SOUTH CHICAGO — On a cloudy day in late May, Roman Villarreal turned on the music in a white garage in South Chicago.
The 69-year-old sculptor was celebrating the first open house at his art studio “Nine 3.” Friends, neighbors and artists crowded the studio. Born and raised in South Chicago, Villarreal witnessed the neighborhood’s decay since the downturn of steel industry in the 1970s. Now the lifelong artist sees art as a catalyst for the devastated neighborhood’s revival.
“Art is the new steel,” he said.
Villarreal is one of a collection of artists trying to pump new life into South Chicago by opening art studios in formerly vacant buildings, holding monthly events, getting neighborhood kids involved and sharing their passion for art in hopes that it can transform the area.
A year ago, Villarreal rented the garage at 9300 S. Chicago Ave. and turned it into an art studio together with several other local artists. Before he took it over, the building was vacant for more than two decades — a thing not uncommon in South Chicago.
Half a century ago, the industrial neighborhood was home to the South Works steel mill, which employed 20,000 men and women at its peak. But as the mill closed down in 1992, the neighborhood lost a major source of jobs and fell into three decades of economic decline.
Stores went out of business due to a shrinking customer base and residents moved out, leaving the struggling community with a 27.7 percent housing vacancy rate in 2014, according to 2014 American Community Survey, while a healthy vacancy rate typically hovers around 7 percent. Meanwhile 44.8 percent of local families earned an annual household income less than $25,000 in 2016.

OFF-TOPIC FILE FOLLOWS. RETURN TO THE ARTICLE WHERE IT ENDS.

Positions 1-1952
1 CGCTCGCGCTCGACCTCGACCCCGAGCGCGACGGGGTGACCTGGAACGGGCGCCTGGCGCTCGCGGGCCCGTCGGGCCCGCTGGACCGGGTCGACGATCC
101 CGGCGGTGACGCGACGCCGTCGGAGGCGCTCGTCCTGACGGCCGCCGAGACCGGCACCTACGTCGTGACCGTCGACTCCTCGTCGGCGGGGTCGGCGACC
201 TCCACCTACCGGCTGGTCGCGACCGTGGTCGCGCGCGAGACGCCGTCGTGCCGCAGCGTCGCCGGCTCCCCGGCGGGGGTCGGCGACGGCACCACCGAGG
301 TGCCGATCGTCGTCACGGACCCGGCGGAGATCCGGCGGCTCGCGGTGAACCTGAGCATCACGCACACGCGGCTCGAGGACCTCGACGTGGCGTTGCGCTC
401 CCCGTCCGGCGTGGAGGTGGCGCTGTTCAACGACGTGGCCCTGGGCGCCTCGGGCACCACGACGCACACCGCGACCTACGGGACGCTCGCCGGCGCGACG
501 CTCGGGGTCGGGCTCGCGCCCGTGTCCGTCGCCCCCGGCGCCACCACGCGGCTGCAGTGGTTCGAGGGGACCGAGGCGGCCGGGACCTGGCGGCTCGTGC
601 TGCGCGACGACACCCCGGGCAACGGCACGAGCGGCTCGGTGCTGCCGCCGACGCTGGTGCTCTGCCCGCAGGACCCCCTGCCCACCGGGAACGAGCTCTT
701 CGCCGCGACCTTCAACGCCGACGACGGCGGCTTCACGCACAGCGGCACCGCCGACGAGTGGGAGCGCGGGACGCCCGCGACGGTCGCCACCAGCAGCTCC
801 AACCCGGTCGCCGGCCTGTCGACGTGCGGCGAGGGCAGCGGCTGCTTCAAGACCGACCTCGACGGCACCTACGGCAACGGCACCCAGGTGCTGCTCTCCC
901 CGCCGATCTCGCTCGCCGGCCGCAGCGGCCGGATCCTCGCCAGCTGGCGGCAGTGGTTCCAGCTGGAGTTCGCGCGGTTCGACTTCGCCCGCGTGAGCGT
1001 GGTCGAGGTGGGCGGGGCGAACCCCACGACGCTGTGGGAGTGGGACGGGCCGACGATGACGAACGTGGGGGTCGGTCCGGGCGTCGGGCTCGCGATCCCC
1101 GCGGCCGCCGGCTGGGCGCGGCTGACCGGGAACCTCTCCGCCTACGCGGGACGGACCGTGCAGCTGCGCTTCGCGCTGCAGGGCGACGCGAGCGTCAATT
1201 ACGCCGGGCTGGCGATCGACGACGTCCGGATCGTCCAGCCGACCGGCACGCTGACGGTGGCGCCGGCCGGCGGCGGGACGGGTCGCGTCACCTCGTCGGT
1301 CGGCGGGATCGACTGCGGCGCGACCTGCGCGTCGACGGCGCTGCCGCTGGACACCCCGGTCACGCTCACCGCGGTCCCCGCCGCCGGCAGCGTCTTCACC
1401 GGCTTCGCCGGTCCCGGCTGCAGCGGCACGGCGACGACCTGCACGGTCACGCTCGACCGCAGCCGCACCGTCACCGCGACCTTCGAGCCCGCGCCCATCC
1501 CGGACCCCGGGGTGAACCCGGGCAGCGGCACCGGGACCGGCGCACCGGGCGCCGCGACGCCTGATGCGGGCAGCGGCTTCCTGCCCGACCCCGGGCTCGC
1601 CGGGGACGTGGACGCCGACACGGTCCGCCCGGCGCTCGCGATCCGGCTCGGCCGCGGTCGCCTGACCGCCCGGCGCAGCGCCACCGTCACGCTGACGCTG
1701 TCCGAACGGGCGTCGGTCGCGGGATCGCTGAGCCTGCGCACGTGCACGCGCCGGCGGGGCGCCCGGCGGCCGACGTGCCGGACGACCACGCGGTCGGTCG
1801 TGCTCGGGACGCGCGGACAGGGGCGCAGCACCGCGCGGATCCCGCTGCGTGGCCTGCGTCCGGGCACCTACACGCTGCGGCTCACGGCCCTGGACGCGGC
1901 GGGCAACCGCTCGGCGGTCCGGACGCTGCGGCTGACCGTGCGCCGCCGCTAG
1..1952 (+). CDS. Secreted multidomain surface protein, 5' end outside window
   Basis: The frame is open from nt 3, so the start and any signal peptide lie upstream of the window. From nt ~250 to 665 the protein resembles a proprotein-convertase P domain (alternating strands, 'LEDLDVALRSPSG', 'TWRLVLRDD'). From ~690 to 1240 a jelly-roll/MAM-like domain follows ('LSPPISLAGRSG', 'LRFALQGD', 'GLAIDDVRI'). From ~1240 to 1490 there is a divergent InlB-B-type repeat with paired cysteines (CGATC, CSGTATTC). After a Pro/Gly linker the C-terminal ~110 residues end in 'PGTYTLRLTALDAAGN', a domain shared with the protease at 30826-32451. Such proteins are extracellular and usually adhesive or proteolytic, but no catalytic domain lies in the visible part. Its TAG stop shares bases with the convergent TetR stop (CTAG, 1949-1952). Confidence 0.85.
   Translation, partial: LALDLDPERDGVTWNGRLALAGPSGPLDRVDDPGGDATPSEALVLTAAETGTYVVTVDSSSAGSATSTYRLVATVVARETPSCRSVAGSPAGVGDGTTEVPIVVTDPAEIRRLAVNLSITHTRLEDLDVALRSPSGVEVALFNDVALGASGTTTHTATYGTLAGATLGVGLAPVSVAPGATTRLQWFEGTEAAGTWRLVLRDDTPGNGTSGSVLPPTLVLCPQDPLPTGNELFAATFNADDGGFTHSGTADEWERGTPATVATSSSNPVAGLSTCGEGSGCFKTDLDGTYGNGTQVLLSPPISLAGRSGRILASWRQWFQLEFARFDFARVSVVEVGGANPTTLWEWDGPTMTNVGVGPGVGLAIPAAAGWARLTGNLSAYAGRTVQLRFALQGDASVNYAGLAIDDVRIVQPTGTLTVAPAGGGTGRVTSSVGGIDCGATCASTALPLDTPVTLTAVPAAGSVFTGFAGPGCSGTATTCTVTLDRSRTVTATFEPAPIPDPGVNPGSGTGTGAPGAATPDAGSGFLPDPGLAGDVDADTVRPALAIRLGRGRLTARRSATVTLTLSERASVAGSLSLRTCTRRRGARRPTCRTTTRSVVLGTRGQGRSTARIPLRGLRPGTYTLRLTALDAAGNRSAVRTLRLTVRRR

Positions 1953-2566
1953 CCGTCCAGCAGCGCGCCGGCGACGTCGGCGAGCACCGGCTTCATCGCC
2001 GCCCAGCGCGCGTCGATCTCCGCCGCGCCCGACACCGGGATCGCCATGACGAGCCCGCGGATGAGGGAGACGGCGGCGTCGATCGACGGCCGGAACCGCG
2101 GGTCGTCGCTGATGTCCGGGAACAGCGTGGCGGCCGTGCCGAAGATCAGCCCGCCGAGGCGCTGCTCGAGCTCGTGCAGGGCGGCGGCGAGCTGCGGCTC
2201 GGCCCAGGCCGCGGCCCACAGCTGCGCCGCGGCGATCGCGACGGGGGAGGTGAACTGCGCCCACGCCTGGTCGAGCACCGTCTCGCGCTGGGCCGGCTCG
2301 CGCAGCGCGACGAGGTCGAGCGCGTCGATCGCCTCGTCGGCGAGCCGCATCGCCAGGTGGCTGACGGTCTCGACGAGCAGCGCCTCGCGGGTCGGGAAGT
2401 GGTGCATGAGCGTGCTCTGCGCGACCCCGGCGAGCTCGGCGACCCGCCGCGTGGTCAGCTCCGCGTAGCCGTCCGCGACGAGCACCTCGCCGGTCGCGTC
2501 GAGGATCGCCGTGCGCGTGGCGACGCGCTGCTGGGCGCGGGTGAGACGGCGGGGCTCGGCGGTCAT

Seeing streets in South Chicago lined with empty businesses and abandoned houses, Villarreal saw an opportunity, and decided to transform the unoccupied buildings into art spaces.
“We have something totally unique here. We have a very strong art community in South Chicago,” he said, adding that cheap rent can attract artists from all over the city to start their own studios in South Chicago.
“In five years, there’s going to be a huge art community” drawing customers to shop and dine and ultimately boost the local economy, Villarreal said.
Using art as a tool to revitalize a community has proven successful in other cities and also in Chicago — for example in Wicker Park, a neighborhood 15 miles from South Chicago.
Suffering from disinvestment and a steady economic decline since the Great Depression, Wicker Park began to change in the 1980s when local artists were attracted by cheap rental spaces and created an art community that gained national prominence. With the renaissance however came gentrification, a phenomenon that South Chicago artists hope to avoid.
Gentrification still seems a far-off concern in South Chicago, Villarreal said. It is a far more industrial community than Wicker Park and doesn’t share the latter’s proximity to Downtown and easy access to transportation, which means development boosted by art may not come very soon.
“People interested in art want to live where the artists are,” said Curtiss Cohen, the landlord who rented the vacant garage to Villarreal.
In the 1950s, Cohen’s father traded in the property, which used to be a gas station with marbled interior decorations. Currently, Cohen and Villarreal are working together to apply for rebates under the city’s tax-increment financing (TIF) program to make repairs and improvements on the building.
Hubert Morgan, an urban planner with more than 30 years of experience in regional planning of marginalized communities, said that in order to bring back customers to South Chicago, local stores need to be much more service-oriented.
“How people shop today is very different from how they’ve shopped in the past,” Morgan said. “Now retailers in South Chicago need to compete [with] how people shop online and at large stores like Walmart.”